his linen duster and followed the major within his darkened door, while
other officers hospitably led the aid and engineer into the adjoining

"Gone right on to Frayne. The old fellow will wear himself out, I'm
afraid. He says he must get in telegraphic communication with Omaha
before he's four days older. My heaven, man, it was a narrow squeak you
had! It's God's mercy Folsom saw Red Cloud before he saw you."

"Oh, pshaw!" said the quartermaster, turning over a little packet of
letters awaiting him in the commanding officer's sanctum. "We could have
given a good account of ourselves, I reckon. Brooks is down with fever,
and young Dean got rattled, or something like it. He's new at the
business and easily scared, you know; so I practically had to take
command. They'll be along in an hour or so, and--a word in your ear. If
Brooks has to remain on sick report you'd better put somebody in command
of that troop that's had--er--er--experience."

The post commander looked genuinely troubled. "Why, Burleigh, we've all
taken quite a shine to Dean. I know the officers in his regiment think a
heap of him; the seniors do, at least."

But Burleigh, with big eyes, was glaring at a letter he had selected,
opened, and was hurriedly reading. His face was yellowing again, under
the blister of sun and alkali.

"What's amiss?" queried his friend. "Nothing wrong, I hope. Why,
Burleigh, man! Here, let me help you!" he cried in alarm, for the
quartermaster was sinking into a chair.

"You can help me!" he gasped. "Get me fresh mules and escort. My God! I
must start for Frayne at once. Some whisky, please." And the letter
dropped from his trembling hands and lay there unnoticed on the floor.


Mid June had come, and there was the very devil to pay--so said the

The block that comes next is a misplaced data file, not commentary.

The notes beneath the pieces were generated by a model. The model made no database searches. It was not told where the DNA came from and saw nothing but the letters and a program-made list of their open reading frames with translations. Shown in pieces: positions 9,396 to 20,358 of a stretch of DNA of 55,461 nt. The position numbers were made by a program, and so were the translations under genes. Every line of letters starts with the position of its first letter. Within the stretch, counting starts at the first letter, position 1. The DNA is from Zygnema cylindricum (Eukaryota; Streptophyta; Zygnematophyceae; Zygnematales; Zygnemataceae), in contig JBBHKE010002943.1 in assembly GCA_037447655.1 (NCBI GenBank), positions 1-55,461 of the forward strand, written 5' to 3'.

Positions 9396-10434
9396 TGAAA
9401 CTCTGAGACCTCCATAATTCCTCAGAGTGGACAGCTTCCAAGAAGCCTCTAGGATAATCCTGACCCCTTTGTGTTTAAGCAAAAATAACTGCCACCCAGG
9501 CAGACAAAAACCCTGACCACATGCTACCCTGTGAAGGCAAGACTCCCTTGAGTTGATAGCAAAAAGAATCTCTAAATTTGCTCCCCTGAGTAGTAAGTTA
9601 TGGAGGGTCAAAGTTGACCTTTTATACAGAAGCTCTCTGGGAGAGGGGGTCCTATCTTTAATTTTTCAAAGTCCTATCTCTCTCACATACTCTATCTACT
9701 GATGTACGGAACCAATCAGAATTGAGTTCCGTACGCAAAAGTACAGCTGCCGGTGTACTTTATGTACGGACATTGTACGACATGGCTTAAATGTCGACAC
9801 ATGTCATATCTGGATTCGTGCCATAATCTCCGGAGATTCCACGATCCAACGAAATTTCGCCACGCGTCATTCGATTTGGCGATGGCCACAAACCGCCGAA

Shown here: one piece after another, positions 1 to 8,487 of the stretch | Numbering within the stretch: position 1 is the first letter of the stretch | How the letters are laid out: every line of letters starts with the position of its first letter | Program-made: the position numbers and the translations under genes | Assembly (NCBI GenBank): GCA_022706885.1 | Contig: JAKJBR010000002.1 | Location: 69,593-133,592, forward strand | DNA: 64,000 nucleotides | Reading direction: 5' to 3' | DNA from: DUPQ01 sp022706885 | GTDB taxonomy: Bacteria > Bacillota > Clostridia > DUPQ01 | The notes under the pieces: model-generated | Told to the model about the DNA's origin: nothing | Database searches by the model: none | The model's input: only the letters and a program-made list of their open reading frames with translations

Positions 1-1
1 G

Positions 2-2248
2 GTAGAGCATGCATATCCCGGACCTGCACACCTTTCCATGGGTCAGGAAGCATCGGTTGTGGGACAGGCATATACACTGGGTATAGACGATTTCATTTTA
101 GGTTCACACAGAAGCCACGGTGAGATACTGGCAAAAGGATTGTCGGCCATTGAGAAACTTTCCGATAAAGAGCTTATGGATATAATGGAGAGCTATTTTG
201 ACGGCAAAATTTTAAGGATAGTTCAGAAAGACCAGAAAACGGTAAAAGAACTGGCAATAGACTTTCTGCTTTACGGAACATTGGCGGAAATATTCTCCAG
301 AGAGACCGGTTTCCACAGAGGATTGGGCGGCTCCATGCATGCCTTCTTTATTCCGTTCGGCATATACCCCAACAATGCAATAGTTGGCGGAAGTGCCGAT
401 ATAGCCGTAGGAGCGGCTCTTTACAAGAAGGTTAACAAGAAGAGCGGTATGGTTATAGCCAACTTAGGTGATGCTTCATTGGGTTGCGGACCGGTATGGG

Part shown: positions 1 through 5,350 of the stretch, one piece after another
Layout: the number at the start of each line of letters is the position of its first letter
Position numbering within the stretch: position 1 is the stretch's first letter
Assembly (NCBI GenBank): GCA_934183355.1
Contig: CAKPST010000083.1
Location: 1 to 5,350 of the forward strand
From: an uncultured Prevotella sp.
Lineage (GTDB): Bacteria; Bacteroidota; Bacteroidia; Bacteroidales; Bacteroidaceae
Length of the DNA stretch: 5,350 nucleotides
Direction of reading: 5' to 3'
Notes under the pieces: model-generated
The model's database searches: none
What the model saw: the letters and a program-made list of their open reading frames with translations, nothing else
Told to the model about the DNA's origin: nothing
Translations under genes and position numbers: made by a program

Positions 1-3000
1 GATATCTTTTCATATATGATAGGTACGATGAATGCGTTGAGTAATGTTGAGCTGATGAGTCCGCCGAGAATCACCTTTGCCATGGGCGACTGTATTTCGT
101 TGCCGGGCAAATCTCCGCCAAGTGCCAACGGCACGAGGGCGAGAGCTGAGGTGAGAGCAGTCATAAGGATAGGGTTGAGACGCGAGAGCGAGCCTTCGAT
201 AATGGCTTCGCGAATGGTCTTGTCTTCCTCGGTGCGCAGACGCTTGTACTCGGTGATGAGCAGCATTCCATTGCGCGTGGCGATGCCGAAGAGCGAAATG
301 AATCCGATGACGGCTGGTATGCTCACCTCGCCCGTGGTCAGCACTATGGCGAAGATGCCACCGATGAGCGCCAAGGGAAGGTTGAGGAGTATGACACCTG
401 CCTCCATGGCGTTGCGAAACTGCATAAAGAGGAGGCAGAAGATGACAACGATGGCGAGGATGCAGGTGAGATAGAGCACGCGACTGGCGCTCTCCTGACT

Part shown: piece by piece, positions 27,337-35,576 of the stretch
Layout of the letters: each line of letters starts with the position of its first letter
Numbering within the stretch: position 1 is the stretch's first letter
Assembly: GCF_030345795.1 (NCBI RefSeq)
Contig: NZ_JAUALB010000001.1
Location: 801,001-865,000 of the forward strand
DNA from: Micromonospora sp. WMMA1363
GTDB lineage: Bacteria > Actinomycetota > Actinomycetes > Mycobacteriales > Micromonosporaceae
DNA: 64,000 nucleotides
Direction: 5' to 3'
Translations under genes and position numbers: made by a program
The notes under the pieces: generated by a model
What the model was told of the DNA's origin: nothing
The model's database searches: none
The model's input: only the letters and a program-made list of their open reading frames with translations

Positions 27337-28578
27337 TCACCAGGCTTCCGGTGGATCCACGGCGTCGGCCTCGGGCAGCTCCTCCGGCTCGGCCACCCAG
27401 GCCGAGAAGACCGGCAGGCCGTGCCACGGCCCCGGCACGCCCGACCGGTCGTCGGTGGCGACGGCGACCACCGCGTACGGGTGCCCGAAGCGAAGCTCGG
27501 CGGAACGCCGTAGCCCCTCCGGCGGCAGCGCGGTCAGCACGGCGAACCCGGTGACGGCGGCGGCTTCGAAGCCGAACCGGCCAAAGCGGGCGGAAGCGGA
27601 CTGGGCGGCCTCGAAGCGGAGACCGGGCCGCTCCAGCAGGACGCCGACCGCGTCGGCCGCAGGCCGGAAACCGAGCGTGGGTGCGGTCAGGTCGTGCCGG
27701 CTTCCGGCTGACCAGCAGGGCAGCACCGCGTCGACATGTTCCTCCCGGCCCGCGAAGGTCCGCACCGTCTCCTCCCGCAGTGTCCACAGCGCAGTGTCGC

scouts and soldiers up along the Big Horn. But scouts and soldiers were
far removed from the States and cities where news was manufactured, and
those were days in which our Indian outbreaks were described in the
press long after, instead of before, their occurrence. Such couriers as
had got through to Frayne brought dispatches from the far-isolated posts
along that beautiful range, insisting that the Sioux were swarming in
every valley. Such dispatches, when wired to Washington and "referred"
to the Department of the Interior and re-referred to the head of the
Indian Bureau, were scoffed at as sensational.

"Our agents report the Indians peaceably assembled at their
reservations. None are missing at the weekly distribution of supplies
except those who are properly accounted for as out on their annual
hunt." "The officers," said the papers, "seem to see red Indians in
every bush," and unpleasant things were hinted at the officers as a

Indians there certainly were in other sections, and they were
unquestionably "raising the devil" along the Smoky Hill and the Southern
Plains, and there the Interior Department insisted that troops in strong
force should be sent. So, too, along the line of the Union Pacific.
Officials were still nervous. Troops of cavalry camped at intervals of